Basically, Tampa about Celeste Price - 8th grade teacher and paedophile.  Tampa was published in August just this year and reviewers are hailing Celeste as the modern female counterpart of Nabakov's Humbert Humbert.

After only a couple of sittings, I'm 3 / 4ths in and utterly enthralled.  I feel like the writing itself is invisible, allowing the racing plot to hold its own.  It feels completely unselfconscious.  

I have found the reading process to be effortless.  While my moral conscience sends up warning flares every few chapters, I can do nothing to resist the slow, painless suck of the story.  

I think people expect books like Tampa to challenge conceptions of right and wrong.  However, what this novel details is so obviously wrong - legally and morally - that it makes me wonder if insisting on a grey area is actually the point of it at all...  I guess it still remains to be seen.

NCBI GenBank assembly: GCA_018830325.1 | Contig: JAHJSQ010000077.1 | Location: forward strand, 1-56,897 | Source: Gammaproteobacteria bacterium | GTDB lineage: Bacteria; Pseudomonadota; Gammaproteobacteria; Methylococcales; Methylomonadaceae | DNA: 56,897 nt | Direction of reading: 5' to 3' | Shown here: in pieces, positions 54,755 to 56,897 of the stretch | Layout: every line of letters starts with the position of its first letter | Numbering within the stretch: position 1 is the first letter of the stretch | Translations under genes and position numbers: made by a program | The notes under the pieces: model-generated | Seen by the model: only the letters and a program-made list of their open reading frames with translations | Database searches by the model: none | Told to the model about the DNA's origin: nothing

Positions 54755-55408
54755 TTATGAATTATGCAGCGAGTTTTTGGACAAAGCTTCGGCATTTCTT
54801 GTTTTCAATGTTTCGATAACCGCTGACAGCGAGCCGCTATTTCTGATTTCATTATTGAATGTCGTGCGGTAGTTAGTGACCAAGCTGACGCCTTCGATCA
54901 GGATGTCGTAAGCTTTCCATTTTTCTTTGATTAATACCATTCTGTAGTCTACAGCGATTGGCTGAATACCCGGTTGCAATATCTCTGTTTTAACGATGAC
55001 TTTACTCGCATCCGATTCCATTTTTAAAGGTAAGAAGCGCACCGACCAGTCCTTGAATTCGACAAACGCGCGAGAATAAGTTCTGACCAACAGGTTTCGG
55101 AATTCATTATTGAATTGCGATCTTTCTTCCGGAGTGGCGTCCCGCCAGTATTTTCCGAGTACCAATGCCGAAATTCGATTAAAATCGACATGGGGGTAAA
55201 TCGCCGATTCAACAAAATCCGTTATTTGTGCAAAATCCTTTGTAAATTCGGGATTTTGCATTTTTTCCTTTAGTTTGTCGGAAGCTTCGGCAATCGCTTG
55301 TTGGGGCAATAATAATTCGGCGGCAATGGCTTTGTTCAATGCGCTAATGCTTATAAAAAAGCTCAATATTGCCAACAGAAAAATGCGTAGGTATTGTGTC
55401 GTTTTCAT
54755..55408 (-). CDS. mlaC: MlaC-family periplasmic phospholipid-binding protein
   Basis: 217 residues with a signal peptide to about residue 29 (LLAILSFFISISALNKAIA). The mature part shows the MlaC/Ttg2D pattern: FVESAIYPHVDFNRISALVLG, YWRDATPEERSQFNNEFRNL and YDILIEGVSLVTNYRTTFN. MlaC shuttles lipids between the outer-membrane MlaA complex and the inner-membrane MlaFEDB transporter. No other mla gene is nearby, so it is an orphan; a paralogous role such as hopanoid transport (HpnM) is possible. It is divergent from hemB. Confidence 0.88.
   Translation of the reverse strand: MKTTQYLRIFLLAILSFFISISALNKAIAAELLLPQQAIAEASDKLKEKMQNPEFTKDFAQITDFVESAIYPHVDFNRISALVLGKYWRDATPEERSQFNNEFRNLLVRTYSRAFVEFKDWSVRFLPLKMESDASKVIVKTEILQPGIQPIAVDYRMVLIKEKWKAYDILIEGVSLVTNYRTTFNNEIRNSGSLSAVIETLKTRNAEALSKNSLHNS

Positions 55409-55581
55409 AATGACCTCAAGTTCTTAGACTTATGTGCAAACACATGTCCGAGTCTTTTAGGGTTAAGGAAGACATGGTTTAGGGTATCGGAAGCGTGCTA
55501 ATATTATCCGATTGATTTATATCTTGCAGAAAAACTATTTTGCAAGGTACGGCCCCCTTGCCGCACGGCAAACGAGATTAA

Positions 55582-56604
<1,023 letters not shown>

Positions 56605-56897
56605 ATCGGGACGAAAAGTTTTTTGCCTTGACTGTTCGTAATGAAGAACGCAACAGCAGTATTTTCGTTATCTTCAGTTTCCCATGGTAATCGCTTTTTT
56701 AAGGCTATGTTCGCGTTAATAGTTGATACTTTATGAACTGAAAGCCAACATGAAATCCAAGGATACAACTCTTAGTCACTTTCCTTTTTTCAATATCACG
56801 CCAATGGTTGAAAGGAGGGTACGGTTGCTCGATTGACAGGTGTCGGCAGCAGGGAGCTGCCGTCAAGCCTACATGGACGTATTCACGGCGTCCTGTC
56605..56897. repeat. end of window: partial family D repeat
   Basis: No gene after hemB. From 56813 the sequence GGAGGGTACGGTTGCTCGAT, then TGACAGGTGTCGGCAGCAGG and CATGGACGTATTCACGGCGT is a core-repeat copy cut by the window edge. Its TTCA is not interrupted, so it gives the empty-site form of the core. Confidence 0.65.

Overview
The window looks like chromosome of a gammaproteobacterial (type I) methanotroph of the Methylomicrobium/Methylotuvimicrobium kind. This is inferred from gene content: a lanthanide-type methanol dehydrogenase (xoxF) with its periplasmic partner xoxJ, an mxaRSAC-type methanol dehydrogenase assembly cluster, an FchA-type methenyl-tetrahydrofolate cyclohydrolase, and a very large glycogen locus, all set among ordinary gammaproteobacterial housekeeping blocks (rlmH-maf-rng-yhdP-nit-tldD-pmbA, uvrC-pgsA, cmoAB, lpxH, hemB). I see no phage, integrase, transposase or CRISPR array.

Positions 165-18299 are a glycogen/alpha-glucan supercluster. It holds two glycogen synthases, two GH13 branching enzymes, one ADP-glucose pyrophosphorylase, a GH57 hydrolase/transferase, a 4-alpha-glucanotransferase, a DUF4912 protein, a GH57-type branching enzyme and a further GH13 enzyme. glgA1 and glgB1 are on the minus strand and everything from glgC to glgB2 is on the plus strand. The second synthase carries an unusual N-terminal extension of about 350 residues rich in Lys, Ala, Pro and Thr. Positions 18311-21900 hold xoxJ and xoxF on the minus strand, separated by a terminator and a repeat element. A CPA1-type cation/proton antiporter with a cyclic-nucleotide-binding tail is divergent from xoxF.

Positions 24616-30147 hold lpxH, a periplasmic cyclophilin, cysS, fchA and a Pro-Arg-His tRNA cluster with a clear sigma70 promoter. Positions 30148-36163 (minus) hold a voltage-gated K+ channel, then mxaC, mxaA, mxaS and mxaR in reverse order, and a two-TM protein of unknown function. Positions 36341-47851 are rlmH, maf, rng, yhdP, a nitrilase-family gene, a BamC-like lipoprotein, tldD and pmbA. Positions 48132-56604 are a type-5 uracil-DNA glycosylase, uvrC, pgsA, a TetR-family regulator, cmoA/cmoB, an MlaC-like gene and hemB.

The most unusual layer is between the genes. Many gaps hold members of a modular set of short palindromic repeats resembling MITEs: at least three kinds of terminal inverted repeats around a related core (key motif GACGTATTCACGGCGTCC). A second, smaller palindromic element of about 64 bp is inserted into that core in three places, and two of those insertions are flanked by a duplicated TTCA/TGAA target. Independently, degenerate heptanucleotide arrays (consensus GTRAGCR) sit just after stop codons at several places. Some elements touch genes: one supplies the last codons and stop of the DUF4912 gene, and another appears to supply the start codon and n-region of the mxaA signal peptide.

Regardless of the topic, Alissa Nutting has written a book that is utterly readable and nothing can dampen my enjoyment of it.  It's a book I look forward to discussing and arguing about.  

Saturday, December 14

My Summer Holiday Reading List

Reviews for the books on my holiday reading list.  
Please share your summer reads in the comments below.

Dune Messiah by Frank Herbert

This is the 2nd book in Frank Herbert's classic sci-fi trilogy, Dune.  Dune is continuously hailed as the No. 1 sci-fi book of all times and for good reason.  

I adored the first book with its epic scale and complex plot weaving prophecy, subterfuge, religion, war and politics on the desert world of Arrakis.  Dune Messiah is just as compelling as the first and a much more manageable length so it can be happily devoured within a day or so.